Through the years Magicshine has built a strong reputation with their competitively priced and bright LED bicycle headlight and taillights. More recently, Magicshine has taken that knowledge and expertise to expand their products into the outdoor lighting space with the MOD/MTL series of flashlights and MOH headlamps. As with their bike lights, the flashlights and headlamps utilize the latest LED technology and have highly competitive pricing. In this review, we’ll be looking at the Magicshine MOH 55 headlamp. With a claimed 4000 lumen output from the dual LED design, the MOH 55 is the brightest headlamp in the MOH lineup. Magicshine also offers two variations of the light, the $199.99 MOH 55 or the $299.99 MOH 55 Pro.
The Magicshine MOH 55 is a compact headlamp with a large capacity battery pack and bright 4000 lumen output that outputs a uniform and even beam.
The primary difference between the lights is that the Pro version uses the larger 10.Ah MJ-6118 battery pack (shared with the Monteer 6500S / 8000S) compared to the 7.0Ah MJ-6116C battery pack. While both battery packs are large, the MOH 55 headlight itself is compact with a premium aluminium housing. Even though Magicshine’s marketing photos show people hiking and skiing with the MOH 55 lights, in this review we’ll evaluate the MOH 55 as a cycling light as the large battery capacity and compact headlight size are well suited for road or mountain biking.
|Category||Bicycle Head Light|
|Retail Price||$199.99 / $299.99 (MOH 55 Pro)|
|Measured Weight (in g)||94 (lighthead) / 294 (MJ-6116C) / 410 (MJ-6118)|
|Likes||+ Compact headlight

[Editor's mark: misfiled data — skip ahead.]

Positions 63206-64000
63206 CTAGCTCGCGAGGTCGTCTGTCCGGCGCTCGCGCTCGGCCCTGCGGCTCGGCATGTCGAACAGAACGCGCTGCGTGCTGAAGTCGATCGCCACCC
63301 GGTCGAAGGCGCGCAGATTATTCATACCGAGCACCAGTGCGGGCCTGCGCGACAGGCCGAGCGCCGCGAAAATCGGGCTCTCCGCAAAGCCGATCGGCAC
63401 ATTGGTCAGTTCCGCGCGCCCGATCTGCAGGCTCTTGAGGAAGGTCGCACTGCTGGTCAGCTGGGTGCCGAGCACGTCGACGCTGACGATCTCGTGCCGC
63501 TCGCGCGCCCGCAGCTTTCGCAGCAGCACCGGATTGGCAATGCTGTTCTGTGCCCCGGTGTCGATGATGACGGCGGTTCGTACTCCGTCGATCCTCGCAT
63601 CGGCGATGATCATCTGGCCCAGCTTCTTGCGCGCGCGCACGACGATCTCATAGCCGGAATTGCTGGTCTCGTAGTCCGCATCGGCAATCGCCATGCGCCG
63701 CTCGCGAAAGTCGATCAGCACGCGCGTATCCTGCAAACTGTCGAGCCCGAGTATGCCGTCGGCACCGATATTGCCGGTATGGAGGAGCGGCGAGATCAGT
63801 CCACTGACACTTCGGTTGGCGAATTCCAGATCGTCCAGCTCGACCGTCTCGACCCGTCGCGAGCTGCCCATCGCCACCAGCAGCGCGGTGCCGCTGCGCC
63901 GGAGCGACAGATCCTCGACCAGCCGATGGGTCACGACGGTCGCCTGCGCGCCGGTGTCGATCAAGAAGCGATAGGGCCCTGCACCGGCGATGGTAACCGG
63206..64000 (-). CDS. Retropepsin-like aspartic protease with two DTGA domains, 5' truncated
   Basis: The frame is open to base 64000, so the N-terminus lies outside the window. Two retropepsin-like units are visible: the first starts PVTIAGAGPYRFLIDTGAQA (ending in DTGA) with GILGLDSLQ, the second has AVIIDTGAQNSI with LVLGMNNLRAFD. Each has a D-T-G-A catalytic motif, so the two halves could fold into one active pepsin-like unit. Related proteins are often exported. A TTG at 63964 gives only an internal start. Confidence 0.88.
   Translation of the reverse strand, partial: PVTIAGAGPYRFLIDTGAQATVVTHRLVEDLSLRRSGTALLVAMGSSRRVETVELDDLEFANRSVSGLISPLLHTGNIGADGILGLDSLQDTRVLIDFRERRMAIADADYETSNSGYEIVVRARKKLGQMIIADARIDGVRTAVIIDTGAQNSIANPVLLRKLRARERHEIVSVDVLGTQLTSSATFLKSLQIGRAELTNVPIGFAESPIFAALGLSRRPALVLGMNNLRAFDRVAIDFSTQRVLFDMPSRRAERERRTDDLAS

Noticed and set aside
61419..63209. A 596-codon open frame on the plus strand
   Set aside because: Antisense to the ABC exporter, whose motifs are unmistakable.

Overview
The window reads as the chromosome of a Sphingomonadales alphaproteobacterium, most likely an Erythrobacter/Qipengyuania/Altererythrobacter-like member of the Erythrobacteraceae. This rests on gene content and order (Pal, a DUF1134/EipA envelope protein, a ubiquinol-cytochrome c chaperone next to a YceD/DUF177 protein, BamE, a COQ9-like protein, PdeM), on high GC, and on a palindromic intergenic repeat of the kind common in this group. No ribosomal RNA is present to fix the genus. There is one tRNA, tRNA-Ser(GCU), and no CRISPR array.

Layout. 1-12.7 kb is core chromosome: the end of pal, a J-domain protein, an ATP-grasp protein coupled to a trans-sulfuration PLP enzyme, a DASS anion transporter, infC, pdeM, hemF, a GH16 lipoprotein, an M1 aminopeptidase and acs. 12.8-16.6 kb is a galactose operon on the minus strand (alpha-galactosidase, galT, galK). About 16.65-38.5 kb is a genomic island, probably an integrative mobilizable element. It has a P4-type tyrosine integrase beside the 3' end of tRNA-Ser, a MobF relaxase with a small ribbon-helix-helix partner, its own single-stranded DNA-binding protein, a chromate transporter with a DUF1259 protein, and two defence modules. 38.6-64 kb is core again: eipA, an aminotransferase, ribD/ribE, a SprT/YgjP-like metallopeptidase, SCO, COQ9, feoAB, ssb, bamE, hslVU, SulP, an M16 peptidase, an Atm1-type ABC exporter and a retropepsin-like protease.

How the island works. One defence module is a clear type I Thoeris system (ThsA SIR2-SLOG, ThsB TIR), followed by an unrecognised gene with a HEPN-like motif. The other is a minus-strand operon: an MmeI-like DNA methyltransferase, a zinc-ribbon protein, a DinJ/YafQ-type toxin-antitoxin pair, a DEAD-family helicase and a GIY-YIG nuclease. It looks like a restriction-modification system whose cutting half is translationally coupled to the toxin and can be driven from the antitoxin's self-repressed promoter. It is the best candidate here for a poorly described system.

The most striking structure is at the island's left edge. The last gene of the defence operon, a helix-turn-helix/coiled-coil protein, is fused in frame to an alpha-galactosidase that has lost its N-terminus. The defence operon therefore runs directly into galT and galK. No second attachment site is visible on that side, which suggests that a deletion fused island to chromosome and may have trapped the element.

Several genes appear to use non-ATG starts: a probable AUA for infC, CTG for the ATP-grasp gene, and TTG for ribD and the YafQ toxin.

+ Dual LEDs produce uniform and wide beam
+ Flash mode is separated from constant modes
|Dislikes||– No DRLS
– Lacks remote for easier helmet mounting
– Individual cells in battery pack cannot be replaced
Whether you choose the MOH 55 or MOH 55 Pro, the lights come in a sleek black cardboard box with glossy graphics. The headlight and battery are held securely in place inside custom foam cutouts at the top of the box with the accessories hidden underneath.
Inside the box for the MOH 55 you’ll find:
- MOH 55 headlamp
- Headlamp mount assembly w/ wire clip
- MJ-6116C 7.2V 7.0Ah battery pack w/ Velcro straps
- Micro USB to USB charging cable
- Instruction manual
The main difference between the MOH 55 and MOH 55 Pro version is the use of the higher capacity battery pack (note that Magicshine sells the battery separately for $150) and the inclusion of a helmet mount. Inside the box for the MOH 55 Pro you’ll find:
- MOH 55 headlamp
- Headlamp mount assembly w/ wire clip
- MJ-6118 7.2V 10.0Ah battery pack w/ Velcro straps
- USB-C to USB charging cable
- Helmet mount w/ extension cord
- Instruction manual
The headlamp mount that is included for both make it easy to wear the MOH 55 as a headlamp but with the large size of the battery packs for both MOH 55 variations it’s not very practical as you’ll need to route the battery cables to a pocket or backpack.
One of our favorite features of Magicshine lights is the use of Garmin compatible mounts. Instead of using a proprietary design with limited mounting options, the MOH 55 can be used with any Garmin style mount. What’s unique about the MOH 55 is that out of the box, it includes a headlamp mount which uses a Garmin style adapter attached to an adjustable GoPro mount. This allows the headlamp angle to be easily adjusted as needed. With the MOH 55 Pro, Magicshine also includes a Garmin style helmet mount allowing the headlight to be mounted on a helmet which works very well with the lightweight design of the light. The compact design also means the MOH 55 can easily be used on any out-front mount and even mounted upside down.
FIT & FINISH
With a sleek black aluminium housing and dual LED design, the MOH 55 look and feels premium. The headlight is compact and surprisingly light thanks to the wired battery design. To improve the thermal design, heat fins are cut directly into the rear of the housing as well as the sides of the housing. Two additional small inlets in the front of the housing also help funnel air through the headlight. The lens is mounted flush into the housing and has a simple design with dimpled reflectors surrounding each LED. On top of the housing is an illuminated rubber power button that serves as the interface and battery status indicator.